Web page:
Why Muslims in many countries didn’t fast during Ramadan?
The holy month of Ramadan is a fasting duration followed by the Muslim community throughout the month. During this period, Muslims are meant to abstain from eating, drinking, and having sexual intercourse throughout the day.
The month of Ramadan holds a special place in the heart of the Muslim community which follows the rigorous procedure of fasting throughout the day.
However, this may not be the case for everyone. Many of the people in the Muslim community aren’t fasting or abstaining from fasting during Ramadan.
The explanation might not be very clear, as some people in the UAE are making fun of the holy month of Haramdan, where haram means forbidden in Islam as per the reports of the Economic Times.
Most middle eastern countries have criminalized not fasting during Ramadan but the officials are lenient as they fear facing the public and their outrage. Many of such members of the Muslim community do not even refrain from drinking or smoking and willingly agree to pay the fine if imposed.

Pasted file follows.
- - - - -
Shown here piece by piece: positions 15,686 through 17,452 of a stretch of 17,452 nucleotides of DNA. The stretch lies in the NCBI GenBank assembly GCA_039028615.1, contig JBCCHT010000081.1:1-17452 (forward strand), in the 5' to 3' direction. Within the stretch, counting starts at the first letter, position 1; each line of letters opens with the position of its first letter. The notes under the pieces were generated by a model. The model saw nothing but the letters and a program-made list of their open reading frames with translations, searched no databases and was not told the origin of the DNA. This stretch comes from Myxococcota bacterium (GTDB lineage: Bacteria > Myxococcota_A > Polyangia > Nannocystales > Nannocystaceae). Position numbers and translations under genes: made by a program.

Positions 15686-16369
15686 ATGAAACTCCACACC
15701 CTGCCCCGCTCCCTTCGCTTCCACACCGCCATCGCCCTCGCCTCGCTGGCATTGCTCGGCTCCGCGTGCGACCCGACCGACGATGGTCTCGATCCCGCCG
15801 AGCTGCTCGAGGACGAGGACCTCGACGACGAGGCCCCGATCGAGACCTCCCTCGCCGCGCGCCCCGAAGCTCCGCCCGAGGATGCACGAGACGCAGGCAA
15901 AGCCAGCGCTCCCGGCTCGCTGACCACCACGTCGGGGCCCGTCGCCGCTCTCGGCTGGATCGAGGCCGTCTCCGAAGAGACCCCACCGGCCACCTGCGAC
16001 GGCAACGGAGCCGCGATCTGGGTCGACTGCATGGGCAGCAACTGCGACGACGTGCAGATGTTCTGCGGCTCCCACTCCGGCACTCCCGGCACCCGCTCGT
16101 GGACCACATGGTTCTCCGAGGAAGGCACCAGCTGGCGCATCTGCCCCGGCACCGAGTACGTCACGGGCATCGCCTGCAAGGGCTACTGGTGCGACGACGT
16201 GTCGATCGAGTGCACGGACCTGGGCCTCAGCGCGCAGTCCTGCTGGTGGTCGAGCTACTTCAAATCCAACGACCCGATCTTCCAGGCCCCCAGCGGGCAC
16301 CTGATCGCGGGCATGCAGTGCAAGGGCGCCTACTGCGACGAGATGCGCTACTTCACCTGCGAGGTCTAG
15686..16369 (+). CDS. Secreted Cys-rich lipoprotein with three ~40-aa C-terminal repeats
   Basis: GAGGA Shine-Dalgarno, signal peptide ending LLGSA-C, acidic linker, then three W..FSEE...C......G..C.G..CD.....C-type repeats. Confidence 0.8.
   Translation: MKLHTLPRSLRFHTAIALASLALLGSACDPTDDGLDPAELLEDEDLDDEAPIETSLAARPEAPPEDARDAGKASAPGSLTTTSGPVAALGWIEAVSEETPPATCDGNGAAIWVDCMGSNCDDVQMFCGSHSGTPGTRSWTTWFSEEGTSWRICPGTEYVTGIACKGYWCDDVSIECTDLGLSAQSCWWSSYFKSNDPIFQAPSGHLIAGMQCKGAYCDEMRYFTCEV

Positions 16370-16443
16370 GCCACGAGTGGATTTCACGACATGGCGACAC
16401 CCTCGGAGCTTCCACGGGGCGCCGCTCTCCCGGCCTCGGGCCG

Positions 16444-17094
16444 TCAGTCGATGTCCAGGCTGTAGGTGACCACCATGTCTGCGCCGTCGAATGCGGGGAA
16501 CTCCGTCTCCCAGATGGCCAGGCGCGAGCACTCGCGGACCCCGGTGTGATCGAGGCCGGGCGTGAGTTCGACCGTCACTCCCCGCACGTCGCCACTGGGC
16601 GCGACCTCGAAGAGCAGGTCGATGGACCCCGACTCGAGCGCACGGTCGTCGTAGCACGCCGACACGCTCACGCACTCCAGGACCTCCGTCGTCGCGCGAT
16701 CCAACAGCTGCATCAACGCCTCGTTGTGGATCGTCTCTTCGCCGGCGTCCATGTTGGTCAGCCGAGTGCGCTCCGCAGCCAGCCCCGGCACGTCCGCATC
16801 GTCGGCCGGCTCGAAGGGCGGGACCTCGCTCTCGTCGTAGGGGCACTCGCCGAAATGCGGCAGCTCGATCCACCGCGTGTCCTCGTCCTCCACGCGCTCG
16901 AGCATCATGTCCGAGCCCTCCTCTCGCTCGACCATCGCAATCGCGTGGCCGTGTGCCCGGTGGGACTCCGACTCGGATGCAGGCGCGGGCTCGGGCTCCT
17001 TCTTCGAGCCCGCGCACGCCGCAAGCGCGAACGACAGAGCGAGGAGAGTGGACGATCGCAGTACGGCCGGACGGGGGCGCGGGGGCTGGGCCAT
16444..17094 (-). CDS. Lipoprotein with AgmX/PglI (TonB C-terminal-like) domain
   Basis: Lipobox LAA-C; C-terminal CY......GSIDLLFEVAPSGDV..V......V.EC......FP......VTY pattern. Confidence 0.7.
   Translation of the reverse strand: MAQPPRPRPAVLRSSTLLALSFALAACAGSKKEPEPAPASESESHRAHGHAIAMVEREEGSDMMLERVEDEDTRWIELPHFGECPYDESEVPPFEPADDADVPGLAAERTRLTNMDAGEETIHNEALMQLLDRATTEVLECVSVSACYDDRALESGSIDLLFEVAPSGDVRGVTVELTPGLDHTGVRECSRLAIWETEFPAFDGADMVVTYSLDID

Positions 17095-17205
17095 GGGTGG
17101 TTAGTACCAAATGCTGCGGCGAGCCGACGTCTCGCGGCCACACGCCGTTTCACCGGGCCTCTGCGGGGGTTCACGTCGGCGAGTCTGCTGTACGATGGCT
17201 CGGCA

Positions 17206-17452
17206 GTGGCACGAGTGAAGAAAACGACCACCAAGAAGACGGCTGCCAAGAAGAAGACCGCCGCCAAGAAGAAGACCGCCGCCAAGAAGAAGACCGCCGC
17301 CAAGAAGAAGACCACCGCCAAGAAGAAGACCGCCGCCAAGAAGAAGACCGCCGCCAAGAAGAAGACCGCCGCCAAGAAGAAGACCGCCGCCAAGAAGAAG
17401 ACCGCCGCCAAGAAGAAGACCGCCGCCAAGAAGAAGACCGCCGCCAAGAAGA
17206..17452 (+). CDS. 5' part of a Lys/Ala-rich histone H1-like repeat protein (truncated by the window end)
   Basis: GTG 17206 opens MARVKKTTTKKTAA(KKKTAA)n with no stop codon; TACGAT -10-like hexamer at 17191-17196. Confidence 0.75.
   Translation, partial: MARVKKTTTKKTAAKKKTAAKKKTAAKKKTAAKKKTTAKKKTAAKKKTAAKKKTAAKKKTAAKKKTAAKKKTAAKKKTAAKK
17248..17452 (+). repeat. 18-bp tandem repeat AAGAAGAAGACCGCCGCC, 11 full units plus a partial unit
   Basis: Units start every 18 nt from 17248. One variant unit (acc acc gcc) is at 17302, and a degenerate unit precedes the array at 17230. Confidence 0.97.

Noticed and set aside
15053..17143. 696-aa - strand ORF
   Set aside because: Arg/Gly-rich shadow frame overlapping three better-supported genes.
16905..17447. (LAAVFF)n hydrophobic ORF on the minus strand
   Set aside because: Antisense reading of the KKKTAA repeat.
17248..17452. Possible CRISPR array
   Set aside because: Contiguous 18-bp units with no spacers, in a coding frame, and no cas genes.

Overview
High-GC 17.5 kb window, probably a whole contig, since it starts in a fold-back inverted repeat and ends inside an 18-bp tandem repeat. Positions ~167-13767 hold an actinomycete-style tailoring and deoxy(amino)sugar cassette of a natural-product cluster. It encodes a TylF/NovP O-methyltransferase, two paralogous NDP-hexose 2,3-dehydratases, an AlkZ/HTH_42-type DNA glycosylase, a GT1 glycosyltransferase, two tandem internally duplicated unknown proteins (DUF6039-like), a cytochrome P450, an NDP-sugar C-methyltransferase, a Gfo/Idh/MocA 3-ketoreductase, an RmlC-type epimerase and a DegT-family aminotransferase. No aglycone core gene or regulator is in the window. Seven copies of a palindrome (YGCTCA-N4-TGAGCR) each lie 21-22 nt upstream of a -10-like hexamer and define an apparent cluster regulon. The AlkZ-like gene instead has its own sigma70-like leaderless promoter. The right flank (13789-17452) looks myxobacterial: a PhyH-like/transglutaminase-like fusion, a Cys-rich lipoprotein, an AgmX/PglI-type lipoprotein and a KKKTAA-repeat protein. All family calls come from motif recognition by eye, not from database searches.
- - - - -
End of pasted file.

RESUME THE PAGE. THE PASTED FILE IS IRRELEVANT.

As a consequence of the pandemic, many people from the working class kept fast ideally and in a rightful manner but as the markets opened again and the productivity of businesses and the working class meant to increase, many workers avoided fasting which might be a result of a hectic work schedule whereas the month of Ramadan in middle eastern countries is meant to be inactive or doing nothing.
There are many other reasons a consequence of why some people abstain from Ramadan or avoid keeping ‘Roza’, it could be due to health issues, menstruation, pregnancy, travelling, or people who are forced to break their fast or the elders.
What makes it blissful about Ramadan is that many people from different religions who are friends of Muslims in the community do fast during the days of Ramadan to support their loved ones and give a sense of togetherness at such holy and spiritual times.
Ramadan is one of the Five Pillars of Islam and is obligatory for all adult Muslims who are physically and mentally capable. However, there may be some exceptions in cases of illness or other circumstances that make it impossible to fast.
Additionally, some Muslims may choose not to fast due to personal reasons or cultural practices. It’s important to note that fasting is a personal choice and Muslims should not be judged for their decision to fast or not to fast during Ramadan
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